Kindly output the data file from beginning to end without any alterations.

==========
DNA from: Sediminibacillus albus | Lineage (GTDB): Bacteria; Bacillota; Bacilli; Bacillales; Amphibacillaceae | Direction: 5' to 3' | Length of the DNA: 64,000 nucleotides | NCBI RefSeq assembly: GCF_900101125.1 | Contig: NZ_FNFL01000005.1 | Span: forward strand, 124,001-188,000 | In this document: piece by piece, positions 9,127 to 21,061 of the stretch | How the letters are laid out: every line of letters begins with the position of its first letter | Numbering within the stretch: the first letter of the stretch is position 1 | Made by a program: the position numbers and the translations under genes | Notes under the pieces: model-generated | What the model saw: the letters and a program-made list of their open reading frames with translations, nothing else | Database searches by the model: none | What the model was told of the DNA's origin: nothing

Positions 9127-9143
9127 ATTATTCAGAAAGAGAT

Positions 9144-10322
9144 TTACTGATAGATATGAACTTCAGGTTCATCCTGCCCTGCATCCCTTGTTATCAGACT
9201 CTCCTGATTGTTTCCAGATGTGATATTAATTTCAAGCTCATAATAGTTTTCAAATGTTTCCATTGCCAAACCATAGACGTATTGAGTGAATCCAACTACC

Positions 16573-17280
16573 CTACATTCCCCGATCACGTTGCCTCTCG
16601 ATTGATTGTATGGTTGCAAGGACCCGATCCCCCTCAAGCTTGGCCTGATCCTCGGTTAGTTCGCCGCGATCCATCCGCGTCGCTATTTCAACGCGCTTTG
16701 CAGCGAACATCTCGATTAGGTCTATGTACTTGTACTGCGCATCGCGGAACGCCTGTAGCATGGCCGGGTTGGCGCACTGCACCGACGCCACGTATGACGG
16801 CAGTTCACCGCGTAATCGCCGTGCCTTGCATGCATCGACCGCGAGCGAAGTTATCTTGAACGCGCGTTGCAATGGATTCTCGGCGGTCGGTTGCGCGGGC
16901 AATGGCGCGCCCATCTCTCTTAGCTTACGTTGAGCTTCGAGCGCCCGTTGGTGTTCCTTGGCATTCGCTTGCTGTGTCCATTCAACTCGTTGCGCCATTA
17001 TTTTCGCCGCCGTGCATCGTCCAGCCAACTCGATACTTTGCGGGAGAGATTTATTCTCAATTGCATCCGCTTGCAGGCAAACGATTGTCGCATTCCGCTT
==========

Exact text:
DNA from: Sediminibacillus albus | Lineage (GTDB): Bacteria; Bacillota; Bacilli; Bacillales; Amphibacillaceae | Direction: 5' to 3' | Length of the DNA: 64,000 nucleotides | NCBI RefSeq assembly: GCF_900101125.1 | Contig: NZ_FNFL01000005.1 | Span: forward strand, 124,001-188,000 | In this document: piece by piece, positions 9,127 to 21,061 of the stretch | How the letters are laid out: every line of letters begins with the position of its first letter | Numbering within the stretch: the first letter of the stretch is position 1 | Made by a program: the position numbers and the translations under genes | Notes under the pieces: model-generated | What the model saw: the letters and a program-made list of their open reading frames with translations, nothing else | Database searches by the model: none | What the model was told of the DNA's origin: nothing

Positions 9127-9143
9127 ATTATTCAGAAAGAGAT

Positions 9144-10322
9144 TTACTGATAGATATGAACTTCAGGTTCATCCTGCCCTGCATCCCTTGTTATCAGACT
9201 CTCCTGATTGTTTCCAGATGTGATATTAATTTCAAGCTCATAATAGTTTTCAAATGTTTCCATTGCCAAACCATAGACGTATTGAGTGAATCCAACTACC

Positions 16573-17280
16573 CTACATTCCCCGATCACGTTGCCTCTCG
16601 ATTGATTGTATGGTTGCAAGGACCCGATCCCCCTCAAGCTTGGCCTGATCCTCGGTTAGTTCGCCGCGATCCATCCGCGTCGCTATTTCAACGCGCTTTG
16701 CAGCGAACATCTCGATTAGGTCTATGTACTTGTACTGCGCATCGCGGAACGCCTGTAGCATGGCCGGGTTGGCGCACTGCACCGACGCCACGTATGACGG
16801 CAGTTCACCGCGTAATCGCCGTGCCTTGCATGCATCGACCGCGAGCGAAGTTATCTTGAACGCGCGTTGCAATGGATTCTCGGCGGTCGGTTGCGCGGGC
16901 AATGGCGCGCCCATCTCTCTTAGCTTACGTTGAGCTTCGAGCGCCCGTTGGTGTTCCTTGGCATTCGCTTGCTGTGTCCATTCAACTCGTTGCGCCATTA
17001 TTTTCGCCGCCGTGCATCGTCCAGCCAACTCGATACTTTGCGGGAGAGATTTATTCTCAATTGCATCCGCTTGCAGGCAAACGATTGTCGCATTCCGCTT